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Home Field: Arizona State’s Sun Devil Stadium

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Journalist David Toll, best known for writing about the Nevada desert, once said, “The Arizona desert takes hold of a man’s mind and shakes it.” I’m not sure if he was talking about the red sunsets or the red clay, or the various breeds of cactus. But Arizona has got more than cactus on its mind these days; it has gold.

Arizona State University’s Sun Devil Stadium received a gold LEED certification from the U.S. Green Building Council for its Leadership in Energy and Environmental Design, scoring a significant victory before the 2021 football season began!  

Photo Courtesy Sun Devils Facilities

The stadium was recognized for several design elements that were part of the five-year, $300 million renovations completed in 2019. “Sustainability is part of the culture at ASU, and certainly Sun Devil Athletics has made a bold statement in the redesign of the stadium and our commitment to sustainability,” asserted Alana Levine, the Assistant Director for ASU’s Zero Waste program. 

The renovated stadium incorporates original concrete superstructure columns and beams. Almost all (98%) of on-site construction waste was diverted from landfills, and approximately a quarter of the building materials had recycled content. Nearly 15% of the new Sun Devil Stadium’s materials came from within 500 miles of the Arizona State University campus, while almost 65% of the wood used was Forest Stewardship Council-certified. Contractors used low-emitting paints and sealants as well as low-volatile organic compound interior materials.

The multi-year renovation, which also included other nearby ASU athletic facilities, featured the installation of low-flow plumbing fixtures, LED lighting, and thermal comfort controls that all improved energy and water conservation. 

To minimize the heat island effect, roof surfaces received a white reflective coat, and light-colored concrete was used in areas exposed to direct sunlight. To shield Sun Devil fans from the hot Arizona sun, trees were planted at specific locations outside the stadium to create more shaded areas. Sun Devil Stadium’s design complements the contours of the buttes adjacent to it while also letting in the cooling wind. The addition of native, low-water-use plants served to filter rainwater runoff and to lower the need for irrigation.

While already conveniently accessible to local buses, shuttles, and light rail, Sun Devil Stadium expanded its bicycle parking to promote alternatives to automobile usage, and fewer cars driving to the stadium decreases game day car pollution. The stadium’s parking structure does have some eco-value; however, it generates enough renewal energy that Sun Devil Stadium can offset over a third of its total energy. 

Sun Devil Stadium, which contains over 250 compost and recycling bins, only serves the public compostable or recycling items. Plastic straws are no longer used, and zero reusable waste cups were introduced, although they are not available during the 2021 season due to the pandemic. Sun Devil Athletics (SDA) has shifted to digital ticketing, eliminating the need for paper tickets. Additionally, digital tickets increase the ease of purchasing or modifying tickets, make it faster for fans to enter the stadium and reduce contact points with event staff.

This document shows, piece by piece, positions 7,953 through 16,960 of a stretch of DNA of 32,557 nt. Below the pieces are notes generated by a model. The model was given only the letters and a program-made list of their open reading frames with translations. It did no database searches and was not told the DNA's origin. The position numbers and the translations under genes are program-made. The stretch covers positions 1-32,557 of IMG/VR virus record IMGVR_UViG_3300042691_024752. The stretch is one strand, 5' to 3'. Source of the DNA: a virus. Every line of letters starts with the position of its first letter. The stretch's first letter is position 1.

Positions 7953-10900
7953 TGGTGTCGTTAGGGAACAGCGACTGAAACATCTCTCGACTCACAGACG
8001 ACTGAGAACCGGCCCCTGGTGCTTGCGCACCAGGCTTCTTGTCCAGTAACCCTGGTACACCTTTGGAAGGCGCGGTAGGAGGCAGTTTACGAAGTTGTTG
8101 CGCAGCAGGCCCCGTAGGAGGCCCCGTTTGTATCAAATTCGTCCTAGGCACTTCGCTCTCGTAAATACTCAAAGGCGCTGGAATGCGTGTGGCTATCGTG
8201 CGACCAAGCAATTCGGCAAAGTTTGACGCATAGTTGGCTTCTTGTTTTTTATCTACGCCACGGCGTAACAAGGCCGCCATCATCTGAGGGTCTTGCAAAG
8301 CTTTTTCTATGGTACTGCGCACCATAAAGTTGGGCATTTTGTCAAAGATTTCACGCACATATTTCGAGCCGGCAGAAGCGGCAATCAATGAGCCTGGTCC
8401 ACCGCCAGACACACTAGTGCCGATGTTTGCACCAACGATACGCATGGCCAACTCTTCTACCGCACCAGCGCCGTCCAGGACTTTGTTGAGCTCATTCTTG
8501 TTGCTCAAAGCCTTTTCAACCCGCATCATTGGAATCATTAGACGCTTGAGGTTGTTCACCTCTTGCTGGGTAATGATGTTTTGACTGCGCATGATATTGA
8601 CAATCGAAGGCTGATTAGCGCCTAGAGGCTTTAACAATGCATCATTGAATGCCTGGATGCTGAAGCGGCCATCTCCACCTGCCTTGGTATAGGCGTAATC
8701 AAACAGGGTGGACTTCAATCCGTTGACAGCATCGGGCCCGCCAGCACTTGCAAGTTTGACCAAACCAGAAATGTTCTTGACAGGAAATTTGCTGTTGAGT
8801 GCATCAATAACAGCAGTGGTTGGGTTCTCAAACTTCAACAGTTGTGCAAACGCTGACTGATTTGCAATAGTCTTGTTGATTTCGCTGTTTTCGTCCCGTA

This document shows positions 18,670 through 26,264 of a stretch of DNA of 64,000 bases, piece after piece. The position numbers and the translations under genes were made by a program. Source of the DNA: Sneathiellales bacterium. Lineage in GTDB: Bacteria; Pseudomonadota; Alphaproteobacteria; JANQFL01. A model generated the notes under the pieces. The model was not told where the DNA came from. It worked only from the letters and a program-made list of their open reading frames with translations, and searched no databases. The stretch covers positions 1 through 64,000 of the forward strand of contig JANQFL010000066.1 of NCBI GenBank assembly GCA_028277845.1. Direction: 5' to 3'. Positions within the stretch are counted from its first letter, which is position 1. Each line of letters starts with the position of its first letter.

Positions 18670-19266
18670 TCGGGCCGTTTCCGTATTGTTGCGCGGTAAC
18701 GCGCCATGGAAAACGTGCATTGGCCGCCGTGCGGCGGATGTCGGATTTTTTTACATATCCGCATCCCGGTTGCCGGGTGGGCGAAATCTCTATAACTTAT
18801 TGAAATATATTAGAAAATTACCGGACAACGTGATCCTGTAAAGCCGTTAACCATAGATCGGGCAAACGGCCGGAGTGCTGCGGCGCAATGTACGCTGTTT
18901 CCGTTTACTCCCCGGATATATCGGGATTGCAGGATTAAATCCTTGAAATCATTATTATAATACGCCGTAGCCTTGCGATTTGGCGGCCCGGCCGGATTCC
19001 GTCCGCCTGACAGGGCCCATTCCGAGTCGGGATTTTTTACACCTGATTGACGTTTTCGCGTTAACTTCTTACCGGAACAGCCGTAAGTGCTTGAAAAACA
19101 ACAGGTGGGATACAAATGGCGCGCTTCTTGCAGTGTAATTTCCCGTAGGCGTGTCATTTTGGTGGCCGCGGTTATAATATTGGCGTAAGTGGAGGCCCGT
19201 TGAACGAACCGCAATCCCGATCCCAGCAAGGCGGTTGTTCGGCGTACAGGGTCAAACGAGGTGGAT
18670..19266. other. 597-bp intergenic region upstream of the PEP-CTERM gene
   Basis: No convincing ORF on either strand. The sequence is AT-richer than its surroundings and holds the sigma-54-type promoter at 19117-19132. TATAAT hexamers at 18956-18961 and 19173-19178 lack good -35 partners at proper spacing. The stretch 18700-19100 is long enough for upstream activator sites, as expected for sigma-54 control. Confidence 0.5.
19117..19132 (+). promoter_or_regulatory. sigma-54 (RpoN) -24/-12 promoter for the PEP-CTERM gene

In 2013, the year before stadium renovation started, the Sun Devils hosted its first zero-waste football game, and within three years all ticketed ASU sports events had zero-waste guidelines. Sun Devils Athletics (SDA) also has long been involved in e-waste recycling and local food donation programs. SDA joined the Green Sports Alliance in 2014, and ASU’s Vice President for University of Athletics Ray Anderson currently sits on GSA’s Board of Directors. 

Arizona State won the National Association of Collegiate Directors of Athletics’ 2016 Sustainability Award. That year, Sun Devils participated in the EPA’s GameDay Challenge as well as the Pac-12 Zero Waste Bowl Challenge, where ASU was able to divert 93% of the five tons of waste produced on their game day. That figure placed the university in second place – by just .01%! – for the Pac-12 Challenge. “This speaks to how integrated Sun Devil Athletics has made these practices,” stated Alana Levine. “The numbers also speak to how carefully we’re paying attention to sustainability in the improvements and the renovation of the stadium, which actually played a huge part in us being able to achieve this.”

At this season’s Green Game, the Sun Devils’ “Think Before You Throw” campaign helped promote proper recycling along with sharing sustainability tips like using an electric grill instead of charcoal or natural gas and buying in bulk to decrease plastic usage. This year too, Adidas celebrated its fifth-anniversary partnering with ASU Athletics with a special Primegreen Ultraboost 4D shoe, which is made from 60% recycled materials. The shoes’ color, however, isn’t green, but Sun Devil maroon and gold.  

Photo Courtesy Sun Devils Facilities

Sustainability looms large not only over Sun Devil Stadium and ASU’s Athletics but over the entire university. In 2021 alone, ASU was ranked #1 in Sierra Magazine’s list of “cool schools” (which is significantly based on the Sustainability Tracking, Assessment & Rating System scores) and 1st in Times Higher Education’s list of U.S. universities regarding their positive global impact. “ASU’s environmental commitment,” states the university’s executive vice president, treasurer, and CFO Morgan R. Olsen, “ensures that Sun Devil community members will enjoy a built environment that is responsive to concerns about energy use, carbon footprint, waste reduction, and other environmental concerns for years to come.”


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